Symptoms are thought to appear between two and 10 days after getting the virus, but this can last up to 24 days. Most people (about 80%) recover from the disease without needing special treatment. However, about one in six (16%) fall seriously ill and have trouble breathing. Seniors and those with underlying medical conditions such as high blood pressure, heart problems, lung problems or diabetes are more likely to develop serious illness.
When should I seek medical help?
If you have difficulty in breathing – for example, if you breathe hard and quickly, you should see a doctor. But don’t go to a general practitioner instead contact local government helpline number of your area .
If you have a fever and cough – the main early symptoms of coronavirus – the government now advises you to isolate yourself for seven days. However, if you live with other people, you and the people you live with will have to isolate yourself for 14 days. This will help protect others. If you live alone, ask neighbors, friends and family to help you get what you need. If your symptoms get worse during home isolation or don’t improve after seven days, contact local government helpline number of your area.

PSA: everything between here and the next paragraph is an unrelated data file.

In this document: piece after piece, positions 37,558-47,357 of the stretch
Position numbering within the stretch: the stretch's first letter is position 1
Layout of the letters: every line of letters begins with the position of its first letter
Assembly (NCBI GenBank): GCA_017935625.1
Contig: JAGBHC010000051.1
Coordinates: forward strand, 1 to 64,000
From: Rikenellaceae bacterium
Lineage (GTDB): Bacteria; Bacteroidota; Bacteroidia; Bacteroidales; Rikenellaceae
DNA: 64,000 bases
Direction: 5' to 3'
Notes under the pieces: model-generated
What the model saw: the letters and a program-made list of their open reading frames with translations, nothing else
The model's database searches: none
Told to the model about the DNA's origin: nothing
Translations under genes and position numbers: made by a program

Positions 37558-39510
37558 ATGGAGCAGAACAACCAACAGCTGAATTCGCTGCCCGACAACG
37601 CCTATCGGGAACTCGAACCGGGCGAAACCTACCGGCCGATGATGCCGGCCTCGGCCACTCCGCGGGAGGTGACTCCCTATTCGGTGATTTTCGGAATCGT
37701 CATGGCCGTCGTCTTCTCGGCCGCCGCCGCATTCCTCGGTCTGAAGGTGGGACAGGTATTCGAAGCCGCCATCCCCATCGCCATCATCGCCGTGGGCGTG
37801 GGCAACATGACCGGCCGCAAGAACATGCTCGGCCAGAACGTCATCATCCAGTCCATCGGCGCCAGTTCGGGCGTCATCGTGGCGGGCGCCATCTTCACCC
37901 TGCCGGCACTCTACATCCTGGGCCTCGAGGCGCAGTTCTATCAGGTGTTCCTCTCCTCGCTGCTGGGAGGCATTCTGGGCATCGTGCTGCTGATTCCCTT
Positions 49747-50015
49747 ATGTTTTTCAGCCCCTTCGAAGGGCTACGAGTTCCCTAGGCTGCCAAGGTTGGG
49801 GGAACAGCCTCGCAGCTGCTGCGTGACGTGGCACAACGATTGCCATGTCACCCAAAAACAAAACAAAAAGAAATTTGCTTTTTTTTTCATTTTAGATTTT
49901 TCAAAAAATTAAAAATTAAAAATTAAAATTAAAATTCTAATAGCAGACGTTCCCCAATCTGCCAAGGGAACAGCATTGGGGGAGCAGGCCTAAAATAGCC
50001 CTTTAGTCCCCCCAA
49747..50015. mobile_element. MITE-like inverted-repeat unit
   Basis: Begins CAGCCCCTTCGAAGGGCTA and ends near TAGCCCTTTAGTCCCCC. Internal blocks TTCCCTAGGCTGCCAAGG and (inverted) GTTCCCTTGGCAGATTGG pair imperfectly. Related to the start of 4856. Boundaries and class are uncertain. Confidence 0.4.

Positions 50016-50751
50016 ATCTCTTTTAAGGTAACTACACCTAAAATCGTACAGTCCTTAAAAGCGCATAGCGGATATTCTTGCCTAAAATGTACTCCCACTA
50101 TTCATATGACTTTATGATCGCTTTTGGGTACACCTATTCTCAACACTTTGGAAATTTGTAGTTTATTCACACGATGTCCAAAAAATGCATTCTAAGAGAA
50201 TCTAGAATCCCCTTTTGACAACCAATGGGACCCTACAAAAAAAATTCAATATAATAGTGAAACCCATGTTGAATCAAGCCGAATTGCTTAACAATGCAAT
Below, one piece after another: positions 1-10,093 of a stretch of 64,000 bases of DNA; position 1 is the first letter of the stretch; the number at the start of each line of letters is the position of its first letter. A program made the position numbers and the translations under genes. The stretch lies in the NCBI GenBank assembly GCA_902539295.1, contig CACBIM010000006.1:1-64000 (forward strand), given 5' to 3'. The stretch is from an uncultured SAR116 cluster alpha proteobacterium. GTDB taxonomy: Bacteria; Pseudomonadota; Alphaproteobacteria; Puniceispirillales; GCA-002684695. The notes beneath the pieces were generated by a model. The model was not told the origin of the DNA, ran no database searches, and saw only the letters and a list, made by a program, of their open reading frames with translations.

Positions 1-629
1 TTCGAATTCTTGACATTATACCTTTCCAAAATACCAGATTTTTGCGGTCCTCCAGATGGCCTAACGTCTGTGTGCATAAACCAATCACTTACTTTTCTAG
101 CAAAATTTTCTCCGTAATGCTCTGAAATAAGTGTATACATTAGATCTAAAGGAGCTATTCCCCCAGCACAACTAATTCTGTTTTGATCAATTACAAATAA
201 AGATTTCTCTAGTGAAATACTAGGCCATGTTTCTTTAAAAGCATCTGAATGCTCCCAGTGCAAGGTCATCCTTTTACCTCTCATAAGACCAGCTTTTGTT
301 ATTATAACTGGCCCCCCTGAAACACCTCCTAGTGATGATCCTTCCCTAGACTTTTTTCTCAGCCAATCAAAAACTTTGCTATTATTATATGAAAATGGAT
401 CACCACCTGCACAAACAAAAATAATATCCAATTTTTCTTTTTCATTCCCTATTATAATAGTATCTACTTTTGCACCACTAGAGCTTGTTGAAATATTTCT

How to ‘self-isolate’ if you think you might have coronavirus
If you think you have the virus, try to isolate yourself or quarantine yourself. This means that you must:
• Stay at home
• Do not go to work and other public places
• Do not use public transport and taxis
• Bring your friends and family to deliver food, medicine, etc. rather than going to the stores
How is coronavirus spread and how can I protect myself?
The most important advice is to stay at home and continue to wash your hands.
Like cold and flu viruses, the new virus is spread by droplets when a person coughs or sneezes. The droplets travel up to three meters, landing on surfaces which are then touched by others and spread further.
People get the virus when their infected hands touch the mouth, nose or eyes.
It follows that the most important thing you can do to protect yourself is to keep your hands clean by washing them frequently with soap and water or hand sanitizer.
Also try to avoid touching your mouth, nose or eyes with unwashed hands – which we all do subconsciously on average about 15 times an hour.
Other tips include:
• Always carry a hand sanitizer to facilitate frequent hand cleaning